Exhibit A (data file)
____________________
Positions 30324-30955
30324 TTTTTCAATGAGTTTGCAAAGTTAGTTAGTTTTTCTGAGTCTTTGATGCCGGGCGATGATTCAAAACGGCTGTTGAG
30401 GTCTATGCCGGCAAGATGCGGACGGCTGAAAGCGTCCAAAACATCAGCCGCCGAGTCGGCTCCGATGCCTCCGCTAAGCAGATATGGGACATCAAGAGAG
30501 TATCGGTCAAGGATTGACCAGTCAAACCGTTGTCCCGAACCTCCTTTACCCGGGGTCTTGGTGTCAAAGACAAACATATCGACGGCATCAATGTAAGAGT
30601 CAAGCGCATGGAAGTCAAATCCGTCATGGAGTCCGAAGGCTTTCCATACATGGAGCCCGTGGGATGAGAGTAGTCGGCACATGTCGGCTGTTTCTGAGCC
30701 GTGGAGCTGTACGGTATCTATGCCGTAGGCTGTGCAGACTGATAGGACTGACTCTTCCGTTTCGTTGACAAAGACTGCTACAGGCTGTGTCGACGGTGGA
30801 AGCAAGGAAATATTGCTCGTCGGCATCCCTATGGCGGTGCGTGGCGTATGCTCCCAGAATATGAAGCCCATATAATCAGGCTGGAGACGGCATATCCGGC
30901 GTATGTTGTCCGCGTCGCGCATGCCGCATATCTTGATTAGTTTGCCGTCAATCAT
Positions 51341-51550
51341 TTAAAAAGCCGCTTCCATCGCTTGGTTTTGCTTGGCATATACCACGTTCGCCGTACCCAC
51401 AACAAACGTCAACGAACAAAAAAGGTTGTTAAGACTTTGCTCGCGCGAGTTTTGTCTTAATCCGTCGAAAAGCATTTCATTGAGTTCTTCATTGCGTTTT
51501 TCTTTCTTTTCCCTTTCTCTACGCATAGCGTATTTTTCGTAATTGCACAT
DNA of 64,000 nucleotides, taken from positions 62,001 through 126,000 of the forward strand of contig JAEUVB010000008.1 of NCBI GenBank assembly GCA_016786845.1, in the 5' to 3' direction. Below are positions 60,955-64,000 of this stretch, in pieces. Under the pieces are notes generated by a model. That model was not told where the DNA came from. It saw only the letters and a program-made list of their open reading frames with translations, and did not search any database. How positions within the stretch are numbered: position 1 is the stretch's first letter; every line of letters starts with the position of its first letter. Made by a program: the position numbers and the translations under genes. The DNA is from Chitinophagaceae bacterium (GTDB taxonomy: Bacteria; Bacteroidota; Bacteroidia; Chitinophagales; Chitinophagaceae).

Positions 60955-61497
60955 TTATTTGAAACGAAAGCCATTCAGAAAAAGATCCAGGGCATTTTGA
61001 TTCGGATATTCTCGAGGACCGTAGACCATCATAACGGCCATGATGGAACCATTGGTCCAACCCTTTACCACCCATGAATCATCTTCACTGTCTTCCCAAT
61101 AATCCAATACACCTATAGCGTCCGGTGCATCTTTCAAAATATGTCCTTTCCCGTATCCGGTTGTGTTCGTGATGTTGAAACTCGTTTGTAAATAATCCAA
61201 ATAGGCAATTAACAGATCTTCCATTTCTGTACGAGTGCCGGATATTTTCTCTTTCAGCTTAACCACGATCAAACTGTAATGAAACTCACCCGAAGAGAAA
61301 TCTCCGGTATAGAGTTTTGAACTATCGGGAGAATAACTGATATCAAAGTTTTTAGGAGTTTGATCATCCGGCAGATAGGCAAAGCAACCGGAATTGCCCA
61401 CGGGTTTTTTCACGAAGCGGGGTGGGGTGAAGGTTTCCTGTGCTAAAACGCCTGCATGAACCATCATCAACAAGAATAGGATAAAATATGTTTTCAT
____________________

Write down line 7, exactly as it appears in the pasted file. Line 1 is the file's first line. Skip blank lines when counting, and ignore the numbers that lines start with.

30801 AGCAAGGAAATATTGCTCGTCGGCATCCCTATGGCGGTGCGTGGCGTATGCTCCCAGAATATGAAGCCCATATAATCAGGCTGGAGACGGCATATCCGGC